Determination of HBSAg in pregnancy. Epidemiologic study of 100 cases.

Ana Paulo Costa, Ana Cristina Vaz, Inês De Castro, João Macedo Dória

Abstract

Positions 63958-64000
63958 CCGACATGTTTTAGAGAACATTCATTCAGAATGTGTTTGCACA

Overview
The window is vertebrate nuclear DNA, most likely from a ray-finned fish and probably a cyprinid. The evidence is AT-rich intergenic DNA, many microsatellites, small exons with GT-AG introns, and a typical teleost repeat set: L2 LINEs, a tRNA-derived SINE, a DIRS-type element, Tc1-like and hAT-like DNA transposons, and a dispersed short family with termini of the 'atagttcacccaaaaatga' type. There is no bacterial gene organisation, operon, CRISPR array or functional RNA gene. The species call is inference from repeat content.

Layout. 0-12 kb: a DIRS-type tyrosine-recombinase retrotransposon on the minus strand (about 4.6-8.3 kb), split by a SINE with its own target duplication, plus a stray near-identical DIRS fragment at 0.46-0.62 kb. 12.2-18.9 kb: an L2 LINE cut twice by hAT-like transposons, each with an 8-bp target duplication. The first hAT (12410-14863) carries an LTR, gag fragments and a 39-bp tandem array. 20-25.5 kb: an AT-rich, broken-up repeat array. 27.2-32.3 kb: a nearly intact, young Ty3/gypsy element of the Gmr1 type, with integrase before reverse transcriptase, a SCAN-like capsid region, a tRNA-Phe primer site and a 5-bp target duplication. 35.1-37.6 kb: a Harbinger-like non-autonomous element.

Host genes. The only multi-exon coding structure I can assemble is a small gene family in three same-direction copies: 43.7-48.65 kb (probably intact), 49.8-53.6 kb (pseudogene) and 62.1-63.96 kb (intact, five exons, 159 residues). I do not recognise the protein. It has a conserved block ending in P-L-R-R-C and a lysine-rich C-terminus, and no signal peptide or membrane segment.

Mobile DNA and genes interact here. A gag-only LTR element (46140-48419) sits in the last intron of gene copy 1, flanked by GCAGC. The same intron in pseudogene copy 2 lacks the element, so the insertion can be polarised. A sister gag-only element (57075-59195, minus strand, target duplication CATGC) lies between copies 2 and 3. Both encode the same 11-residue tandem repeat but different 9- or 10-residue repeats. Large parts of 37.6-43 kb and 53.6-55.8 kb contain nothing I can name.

There are some arguments concerning prenatal Hepatitis B testing: universal screening versus testing of risk groups. A thousand parturients were evaluated in order to assess the sensitivity of risk factors in the identification of Hepatitis B surface antigen (HBsAg) positive women. To achieve that purpose they were questioned regarding risk factors and blood samples were collected for HBsAg testing. Thirty two HBsAg positive parturients were identified. A larger number of HBsAg positive was found amongst women included in the class 5 of the Graffard scale (p = 0.005), or referring contact with patients with hepatitis (p = 0.01). These risk factors identified no more than 17 of the 32 positive mothers (sensitivity = 53%). None of the other risk factors proved significant. The entire questionnaire allows a sensitivity of 87.5% but presents a specificity of 22.5%. In this population, risk factors are not a good method of screening HBsAg positive women. A universal screening must be undertaken in order to prevent vertical transmission of the virus and to detect families in risk.

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